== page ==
Winner: Pitch Perfect

The music

Universal Pictures

The mash-ups are back, choreographer Aakomon Jones is back, and in a new development, the Bellas actually flirt with the aca-transgressive idea of performing an original tune — "Flashlight," which in the movie is composed by new Bella Emily, and performed on the soundtrack by Jessie J. It doesn't have the same wistful charm of Kendrick's "Cups," but it doesn't need to. It's a big, arms outstretched, Katy Perry–esque number that's threaded through the movie in various forms, one that really soars in its final and fullest appearance. Like Pitch Perfect itself, it manages to feel familiar even though it isn't.

"Cups" does get a reprise, as does the "riff-off," one of the highlights of the first movie, which is actually bigger and better in the sequel, taking place at an underground party hosted by the self-declared "world's biggest a cappella fan" (played by David Cross) and filled out with some welcome cameos.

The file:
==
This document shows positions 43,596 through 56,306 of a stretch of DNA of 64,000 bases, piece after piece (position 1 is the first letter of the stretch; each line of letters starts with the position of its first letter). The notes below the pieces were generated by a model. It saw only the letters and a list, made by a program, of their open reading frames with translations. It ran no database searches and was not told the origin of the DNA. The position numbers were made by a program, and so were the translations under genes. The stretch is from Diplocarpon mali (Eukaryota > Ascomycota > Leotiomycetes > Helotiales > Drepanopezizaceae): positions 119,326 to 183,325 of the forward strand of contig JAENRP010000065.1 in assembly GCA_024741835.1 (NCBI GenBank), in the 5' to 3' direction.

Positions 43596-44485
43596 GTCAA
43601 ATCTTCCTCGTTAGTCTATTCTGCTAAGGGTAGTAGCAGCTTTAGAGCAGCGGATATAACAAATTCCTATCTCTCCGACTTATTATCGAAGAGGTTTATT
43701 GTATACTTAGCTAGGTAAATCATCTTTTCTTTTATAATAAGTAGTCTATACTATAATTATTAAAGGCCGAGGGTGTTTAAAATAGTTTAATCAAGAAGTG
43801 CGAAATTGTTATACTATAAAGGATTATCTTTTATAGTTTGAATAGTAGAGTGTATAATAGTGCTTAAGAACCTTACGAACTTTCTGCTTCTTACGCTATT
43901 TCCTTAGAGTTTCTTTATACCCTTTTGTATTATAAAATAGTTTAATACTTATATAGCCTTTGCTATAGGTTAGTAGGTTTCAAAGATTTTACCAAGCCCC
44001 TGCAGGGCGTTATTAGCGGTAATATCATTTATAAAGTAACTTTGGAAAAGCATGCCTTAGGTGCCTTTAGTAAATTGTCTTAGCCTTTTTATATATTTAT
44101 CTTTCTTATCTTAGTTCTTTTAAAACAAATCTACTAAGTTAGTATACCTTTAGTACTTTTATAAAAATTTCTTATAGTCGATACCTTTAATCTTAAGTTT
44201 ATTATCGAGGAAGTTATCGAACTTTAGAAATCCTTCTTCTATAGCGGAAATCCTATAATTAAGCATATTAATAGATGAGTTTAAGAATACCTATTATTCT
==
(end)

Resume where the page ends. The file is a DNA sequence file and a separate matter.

The Bellas' big rivals in Pitch Perfect 2, the German group Das Sound Machine, get a few amusingly precise musical numbers of their own. Led by Birgitte Hjort Sørensen and Flula Borg and dressed like the villains in a dystopian YA story, "DSM" manages a bit of choreography that's simultaneously clever and silly. Despite plot requirements, the Bellas aren't always the obvious singing standouts they're meant to be, but their mash-ups are even more impeccably put together this go-round.

Winner: Pitch Perfect 2

Fat Amy

Richard Cartwright / Universal Pictures

Rebel Wilson's outsize oddball Fat Amy was Pitch Perfect's breakout character, walking away with a movie that veered into laughing at her as much as it laughed with her, sometimes suggesting her unshakable confidence was unearned. Fat Amy is just as funny and IDGAF in the sequel, but the movie continues to undercut her as much as celebrate her.

The opening sequence — in which Fat Amy accidentally ends up flashing an audience that includes the president, first lady, and Shonda Rhimes — is built around her nudity being repellent rather than in any way sexual. It's impossible to imagine a similar gag in which Beca or Chloe unintentionally shows a theater full of people her vagina. Then again, Fat Amy isn't destroyed by the incident the way a more shakable human inevitably would be — she's possessed of a bulletproof sense of self.